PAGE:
OV: Let’s talk about the new album, “Tigermending”. What makes this album stand out for you? How does it differ from your first two releases?
CR: This, in my opinion, is the best music / record I have ever made with the best people I have ever made it with. I’m so proud of it and excited about it that I could wee myself.
OV: For the album, where did you draw your biggest musical and lyrical inspirations from? What is your creative process or is it just sort of something that happens?
CR: It happened over such a stretch of time all the songs came so differently. My head-space was vastly different for most of the creation of the songs so they all have a very unique personality. Also, some of the songs are co-writes, which is a totally beautifully absurd process. Some songs took years, literally, to write (“The Secret of Drowning”, “Pick Up the Phone”, “You Will be Loved”) and others were done in about the time it takes to play them (“The Last Time”, “You and Me”, “Mothers Pride”). I can have a tiny piece of music or melody that haunts me for a long time, but I labor over lyrics. I can start a song thinking it’s about one thing and have trouble finishing it until I receive a message that it could be about something else and all of a sudden it makes total sense. “You Will Be Loved” was very much like that…for years it appeared in my daily life and I couldn’t understand why I couldn’t be satisfied. I had to bring two things together in order to give it the depth it needed to be completed. My creative process is happening all the time in different ways. Sometimes it’s very deliberate and other times not so apparent.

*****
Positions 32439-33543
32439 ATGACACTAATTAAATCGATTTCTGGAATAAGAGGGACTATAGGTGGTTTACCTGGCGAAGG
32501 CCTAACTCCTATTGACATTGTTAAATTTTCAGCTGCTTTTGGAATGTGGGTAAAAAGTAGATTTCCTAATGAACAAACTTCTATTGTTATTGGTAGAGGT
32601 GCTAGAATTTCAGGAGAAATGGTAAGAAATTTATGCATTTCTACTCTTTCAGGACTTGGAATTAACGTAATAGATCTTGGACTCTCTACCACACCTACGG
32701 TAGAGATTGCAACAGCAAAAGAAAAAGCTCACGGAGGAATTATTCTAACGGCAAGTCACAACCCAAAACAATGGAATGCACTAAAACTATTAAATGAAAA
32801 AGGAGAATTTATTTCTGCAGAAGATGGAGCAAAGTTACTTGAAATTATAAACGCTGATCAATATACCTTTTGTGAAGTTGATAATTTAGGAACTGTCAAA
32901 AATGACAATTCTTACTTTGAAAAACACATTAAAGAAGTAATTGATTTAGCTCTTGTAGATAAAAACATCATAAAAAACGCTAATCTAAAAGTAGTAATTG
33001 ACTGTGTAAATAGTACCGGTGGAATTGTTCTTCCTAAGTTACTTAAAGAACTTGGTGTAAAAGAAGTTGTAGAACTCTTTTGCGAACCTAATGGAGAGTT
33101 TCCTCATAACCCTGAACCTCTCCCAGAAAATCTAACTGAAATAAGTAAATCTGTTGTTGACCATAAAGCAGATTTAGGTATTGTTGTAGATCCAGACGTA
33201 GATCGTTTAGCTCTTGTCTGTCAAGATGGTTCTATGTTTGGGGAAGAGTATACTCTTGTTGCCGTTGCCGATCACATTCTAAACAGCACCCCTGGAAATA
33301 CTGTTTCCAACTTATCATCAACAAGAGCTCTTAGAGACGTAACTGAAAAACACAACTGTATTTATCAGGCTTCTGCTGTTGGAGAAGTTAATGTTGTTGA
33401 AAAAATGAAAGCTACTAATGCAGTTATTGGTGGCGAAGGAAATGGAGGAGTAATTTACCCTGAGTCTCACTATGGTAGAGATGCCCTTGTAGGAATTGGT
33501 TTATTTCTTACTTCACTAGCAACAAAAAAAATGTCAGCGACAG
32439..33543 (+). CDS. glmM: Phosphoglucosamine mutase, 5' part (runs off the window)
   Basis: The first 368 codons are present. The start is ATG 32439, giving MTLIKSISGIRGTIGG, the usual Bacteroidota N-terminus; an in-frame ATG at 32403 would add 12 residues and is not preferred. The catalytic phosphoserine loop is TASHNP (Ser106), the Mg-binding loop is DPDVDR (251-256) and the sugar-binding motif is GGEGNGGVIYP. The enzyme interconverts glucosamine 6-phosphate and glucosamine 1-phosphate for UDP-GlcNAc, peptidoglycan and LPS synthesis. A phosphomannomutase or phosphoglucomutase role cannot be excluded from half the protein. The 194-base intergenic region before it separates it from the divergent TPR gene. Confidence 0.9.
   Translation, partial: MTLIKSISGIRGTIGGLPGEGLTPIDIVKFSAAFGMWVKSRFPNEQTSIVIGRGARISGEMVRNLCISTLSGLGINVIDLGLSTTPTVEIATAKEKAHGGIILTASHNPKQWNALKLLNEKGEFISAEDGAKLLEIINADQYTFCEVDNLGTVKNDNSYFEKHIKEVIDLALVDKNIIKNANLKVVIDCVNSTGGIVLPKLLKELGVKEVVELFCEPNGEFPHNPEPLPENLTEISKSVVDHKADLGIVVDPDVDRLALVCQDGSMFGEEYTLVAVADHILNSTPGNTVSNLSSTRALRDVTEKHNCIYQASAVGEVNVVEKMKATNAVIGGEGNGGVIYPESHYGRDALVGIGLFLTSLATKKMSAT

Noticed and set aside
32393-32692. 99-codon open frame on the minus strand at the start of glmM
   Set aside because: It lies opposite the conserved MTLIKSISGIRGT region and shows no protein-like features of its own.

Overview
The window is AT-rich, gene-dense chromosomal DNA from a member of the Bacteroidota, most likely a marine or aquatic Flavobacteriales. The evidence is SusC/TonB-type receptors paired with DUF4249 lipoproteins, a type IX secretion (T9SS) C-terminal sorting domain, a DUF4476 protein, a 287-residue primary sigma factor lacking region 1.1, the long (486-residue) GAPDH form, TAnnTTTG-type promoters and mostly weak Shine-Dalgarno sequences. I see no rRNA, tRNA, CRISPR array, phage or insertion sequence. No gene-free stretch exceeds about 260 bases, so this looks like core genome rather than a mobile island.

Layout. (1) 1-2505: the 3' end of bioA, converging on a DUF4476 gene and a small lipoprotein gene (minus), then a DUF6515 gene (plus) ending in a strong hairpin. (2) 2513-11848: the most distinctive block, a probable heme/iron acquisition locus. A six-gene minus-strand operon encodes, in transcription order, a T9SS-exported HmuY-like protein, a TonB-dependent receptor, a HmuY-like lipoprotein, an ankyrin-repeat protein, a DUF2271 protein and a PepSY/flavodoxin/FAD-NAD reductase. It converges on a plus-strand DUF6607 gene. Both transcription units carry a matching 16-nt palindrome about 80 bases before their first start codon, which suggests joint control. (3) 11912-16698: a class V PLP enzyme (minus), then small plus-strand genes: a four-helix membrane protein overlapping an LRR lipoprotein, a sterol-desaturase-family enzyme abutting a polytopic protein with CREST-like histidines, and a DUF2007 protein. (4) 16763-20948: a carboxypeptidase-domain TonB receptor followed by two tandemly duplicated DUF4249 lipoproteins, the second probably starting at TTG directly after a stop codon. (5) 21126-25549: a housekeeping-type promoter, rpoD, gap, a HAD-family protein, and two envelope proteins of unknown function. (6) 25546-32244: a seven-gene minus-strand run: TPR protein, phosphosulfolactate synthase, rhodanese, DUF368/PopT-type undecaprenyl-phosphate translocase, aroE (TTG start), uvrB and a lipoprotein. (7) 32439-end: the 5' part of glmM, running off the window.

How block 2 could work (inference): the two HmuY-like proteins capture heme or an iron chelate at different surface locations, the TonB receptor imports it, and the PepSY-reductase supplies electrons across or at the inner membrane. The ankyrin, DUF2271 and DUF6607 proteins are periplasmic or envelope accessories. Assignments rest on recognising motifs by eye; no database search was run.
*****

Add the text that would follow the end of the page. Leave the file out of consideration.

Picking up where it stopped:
OV: The “Tigermending” album features a lot of impressive collaborations with very talented artists like Dave Stewart, Billy Corgan, and Brian Eno just to name a few, how did those come about? Was it something that was planned, a wish list, or something that just sort of happened on its own?
CR: Yes, It happened on its own. I have had a friendship with Dave since before I released the Disconnection, and he is good friends with Brian Eno. He sent me a sketch of something they had done 10 years prior to that even (so that seed is pretty old) and I built “The Secret of Drowning” around it. It was an intense song to write. It almost killed me. I worked on it for 72 hours straight at the finish line til I was cross eyed and then couldn’t listen to it for weeks. I met Billy though a mutual friend Kristin Burns (she took the photo that is the cover of the record) and eventually became friends. He came to a show of mine and mentioned that he would like to play guitar on “Got to Go” cause he thought it should be heavier. I wasn’t sure if he was serious and got a little shy so it didn’t happen right away and I thought I’d blown it. Then he mentioned it again and we recorded it at the studio he was using in LA. It’s a thrill to collaborate with these amazing artists.
OV: Do you have any plans for a tour to support the new album?
OV: What do you have planned for the rest of the year, any new projects or collaborations on the horizon for you?
CR: Always! Mostly I plan to be doing as many shows as possible for the rest of this year. I expect I’ll be joining Puscifer in their endeavors and there’s also a few other very exciting possibilities that I can’t really talk about until they are confirmed… but I’ll keep you posted as to when.
Written by Christina Lawler